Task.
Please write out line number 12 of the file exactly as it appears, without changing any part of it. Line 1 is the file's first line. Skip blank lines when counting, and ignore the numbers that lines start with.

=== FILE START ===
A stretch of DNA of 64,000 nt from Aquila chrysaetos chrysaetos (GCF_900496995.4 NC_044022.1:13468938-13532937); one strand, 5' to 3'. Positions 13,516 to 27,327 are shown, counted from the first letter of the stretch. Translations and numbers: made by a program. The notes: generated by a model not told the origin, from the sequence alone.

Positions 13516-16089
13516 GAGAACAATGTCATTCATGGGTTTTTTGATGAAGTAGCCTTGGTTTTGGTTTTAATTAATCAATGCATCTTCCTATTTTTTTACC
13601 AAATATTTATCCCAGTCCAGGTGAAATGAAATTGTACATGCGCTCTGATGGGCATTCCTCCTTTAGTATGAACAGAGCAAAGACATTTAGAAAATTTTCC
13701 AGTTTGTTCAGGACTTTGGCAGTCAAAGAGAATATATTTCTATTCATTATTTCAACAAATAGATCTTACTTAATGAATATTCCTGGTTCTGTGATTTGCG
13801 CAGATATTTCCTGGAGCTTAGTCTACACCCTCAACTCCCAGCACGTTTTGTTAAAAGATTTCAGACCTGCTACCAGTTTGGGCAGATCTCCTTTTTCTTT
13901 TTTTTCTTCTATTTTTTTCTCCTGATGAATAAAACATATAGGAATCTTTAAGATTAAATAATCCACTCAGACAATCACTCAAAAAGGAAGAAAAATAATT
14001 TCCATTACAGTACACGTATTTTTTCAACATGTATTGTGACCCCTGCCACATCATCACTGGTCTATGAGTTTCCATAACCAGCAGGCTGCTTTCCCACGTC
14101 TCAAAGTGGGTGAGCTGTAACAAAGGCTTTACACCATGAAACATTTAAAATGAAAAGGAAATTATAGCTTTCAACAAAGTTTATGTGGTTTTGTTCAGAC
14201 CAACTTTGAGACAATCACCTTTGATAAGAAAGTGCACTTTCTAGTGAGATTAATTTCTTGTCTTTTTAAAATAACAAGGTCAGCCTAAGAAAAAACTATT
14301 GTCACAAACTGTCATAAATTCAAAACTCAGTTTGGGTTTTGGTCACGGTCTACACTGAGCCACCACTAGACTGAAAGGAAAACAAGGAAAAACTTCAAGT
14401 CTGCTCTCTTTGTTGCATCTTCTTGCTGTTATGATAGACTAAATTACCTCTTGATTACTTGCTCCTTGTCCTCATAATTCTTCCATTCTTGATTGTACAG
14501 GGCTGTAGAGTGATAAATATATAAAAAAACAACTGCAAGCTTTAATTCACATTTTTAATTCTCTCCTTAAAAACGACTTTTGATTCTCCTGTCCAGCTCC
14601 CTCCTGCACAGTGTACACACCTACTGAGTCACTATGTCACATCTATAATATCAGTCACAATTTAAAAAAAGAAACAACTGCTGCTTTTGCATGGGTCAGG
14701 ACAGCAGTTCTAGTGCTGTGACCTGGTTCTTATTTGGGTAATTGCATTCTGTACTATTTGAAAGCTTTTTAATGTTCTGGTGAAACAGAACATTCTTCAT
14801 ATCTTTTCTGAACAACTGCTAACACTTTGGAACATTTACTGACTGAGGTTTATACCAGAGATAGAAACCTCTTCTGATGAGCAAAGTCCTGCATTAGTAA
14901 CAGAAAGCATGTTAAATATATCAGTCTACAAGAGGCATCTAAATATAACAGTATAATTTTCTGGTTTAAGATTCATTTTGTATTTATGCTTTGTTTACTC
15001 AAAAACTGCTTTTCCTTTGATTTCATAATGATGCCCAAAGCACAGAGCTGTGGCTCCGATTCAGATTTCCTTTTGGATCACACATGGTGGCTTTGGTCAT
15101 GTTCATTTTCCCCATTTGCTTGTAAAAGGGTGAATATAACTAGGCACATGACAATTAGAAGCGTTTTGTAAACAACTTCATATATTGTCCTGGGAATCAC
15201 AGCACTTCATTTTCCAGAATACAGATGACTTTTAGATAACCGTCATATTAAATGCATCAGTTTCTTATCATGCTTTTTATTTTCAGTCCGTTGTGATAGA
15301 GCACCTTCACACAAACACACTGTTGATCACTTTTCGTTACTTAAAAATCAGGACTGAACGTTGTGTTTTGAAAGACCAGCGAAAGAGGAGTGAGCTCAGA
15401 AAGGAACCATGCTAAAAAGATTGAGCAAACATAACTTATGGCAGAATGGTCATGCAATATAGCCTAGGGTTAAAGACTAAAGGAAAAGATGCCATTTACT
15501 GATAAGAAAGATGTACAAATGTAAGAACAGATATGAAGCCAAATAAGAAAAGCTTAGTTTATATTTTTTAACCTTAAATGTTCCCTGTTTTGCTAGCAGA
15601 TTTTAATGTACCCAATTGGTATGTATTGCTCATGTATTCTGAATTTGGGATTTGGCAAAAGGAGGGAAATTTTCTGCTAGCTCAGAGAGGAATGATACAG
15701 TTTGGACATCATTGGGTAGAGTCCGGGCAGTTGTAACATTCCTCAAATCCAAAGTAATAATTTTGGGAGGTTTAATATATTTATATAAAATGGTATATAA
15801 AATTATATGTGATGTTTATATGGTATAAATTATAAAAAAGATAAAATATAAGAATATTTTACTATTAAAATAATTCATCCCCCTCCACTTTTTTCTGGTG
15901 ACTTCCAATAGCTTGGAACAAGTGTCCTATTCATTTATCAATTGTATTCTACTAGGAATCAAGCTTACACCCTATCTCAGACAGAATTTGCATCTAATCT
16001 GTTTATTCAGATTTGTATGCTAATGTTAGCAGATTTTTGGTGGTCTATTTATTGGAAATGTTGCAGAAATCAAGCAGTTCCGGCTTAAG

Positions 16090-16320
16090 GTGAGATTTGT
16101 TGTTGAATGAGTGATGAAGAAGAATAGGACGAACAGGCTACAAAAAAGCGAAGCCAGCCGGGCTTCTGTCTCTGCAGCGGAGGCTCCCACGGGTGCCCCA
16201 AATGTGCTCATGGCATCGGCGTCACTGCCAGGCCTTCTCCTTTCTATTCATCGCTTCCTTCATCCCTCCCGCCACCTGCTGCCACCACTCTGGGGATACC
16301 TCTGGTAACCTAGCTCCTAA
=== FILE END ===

14401 CTGCTCTCTTTGTTGCATCTTCTTGCTGTTATGATAGACTAAATTACCTCTTGATTACTTGCTCCTTGTCCTCATAATTCTTCCATTCTTGATTGTACAG